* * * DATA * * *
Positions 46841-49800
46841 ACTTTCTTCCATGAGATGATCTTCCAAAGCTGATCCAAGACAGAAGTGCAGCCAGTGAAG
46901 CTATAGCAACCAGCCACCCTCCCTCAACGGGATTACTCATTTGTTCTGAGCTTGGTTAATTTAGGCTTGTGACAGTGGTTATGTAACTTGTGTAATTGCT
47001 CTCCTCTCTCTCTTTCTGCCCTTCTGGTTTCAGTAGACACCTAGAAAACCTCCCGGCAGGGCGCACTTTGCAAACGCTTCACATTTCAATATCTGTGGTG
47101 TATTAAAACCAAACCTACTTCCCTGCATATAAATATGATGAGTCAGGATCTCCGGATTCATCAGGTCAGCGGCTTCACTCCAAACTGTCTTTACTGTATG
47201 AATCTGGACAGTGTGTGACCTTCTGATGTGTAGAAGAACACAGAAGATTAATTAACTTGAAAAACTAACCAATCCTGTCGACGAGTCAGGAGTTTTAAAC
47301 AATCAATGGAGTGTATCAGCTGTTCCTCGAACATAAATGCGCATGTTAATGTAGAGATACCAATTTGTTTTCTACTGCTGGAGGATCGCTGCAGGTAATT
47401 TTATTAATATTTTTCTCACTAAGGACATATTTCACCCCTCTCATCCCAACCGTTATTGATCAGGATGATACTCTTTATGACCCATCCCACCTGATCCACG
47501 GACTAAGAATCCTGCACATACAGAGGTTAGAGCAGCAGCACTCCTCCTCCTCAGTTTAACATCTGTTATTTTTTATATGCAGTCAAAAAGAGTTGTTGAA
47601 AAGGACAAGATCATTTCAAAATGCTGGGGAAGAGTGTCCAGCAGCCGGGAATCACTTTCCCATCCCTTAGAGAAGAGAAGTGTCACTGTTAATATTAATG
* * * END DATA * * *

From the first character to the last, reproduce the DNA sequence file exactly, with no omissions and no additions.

Positions 46841-49800
46841 ACTTTCTTCCATGAGATGATCTTCCAAAGCTGATCCAAGACAGAAGTGCAGCCAGTGAAG
46901 CTATAGCAACCAGCCACCCTCCCTCAACGGGATTACTCATTTGTTCTGAGCTTGGTTAATTTAGGCTTGTGACAGTGGTTATGTAACTTGTGTAATTGCT
47001 CTCCTCTCTCTCTTTCTGCCCTTCTGGTTTCAGTAGACACCTAGAAAACCTCCCGGCAGGGCGCACTTTGCAAACGCTTCACATTTCAATATCTGTGGTG
47101 TATTAAAACCAAACCTACTTCCCTGCATATAAATATGATGAGTCAGGATCTCCGGATTCATCAGGTCAGCGGCTTCACTCCAAACTGTCTTTACTGTATG
47201 AATCTGGACAGTGTGTGACCTTCTGATGTGTAGAAGAACACAGAAGATTAATTAACTTGAAAAACTAACCAATCCTGTCGACGAGTCAGGAGTTTTAAAC
47301 AATCAATGGAGTGTATCAGCTGTTCCTCGAACATAAATGCGCATGTTAATGTAGAGATACCAATTTGTTTTCTACTGCTGGAGGATCGCTGCAGGTAATT
47401 TTATTAATATTTTTCTCACTAAGGACATATTTCACCCCTCTCATCCCAACCGTTATTGATCAGGATGATACTCTTTATGACCCATCCCACCTGATCCACG
47501 GACTAAGAATCCTGCACATACAGAGGTTAGAGCAGCAGCACTCCTCCTCCTCAGTTTAACATCTGTTATTTTTTATATGCAGTCAAAAAGAGTTGTTGAA
47601 AAGGACAAGATCATTTCAAAATGCTGGGGAAGAGTGTCCAGCAGCCGGGAATCACTTTCCCATCCCTTAGAGAAGAGAAGTGTCACTGTTAATATTAATG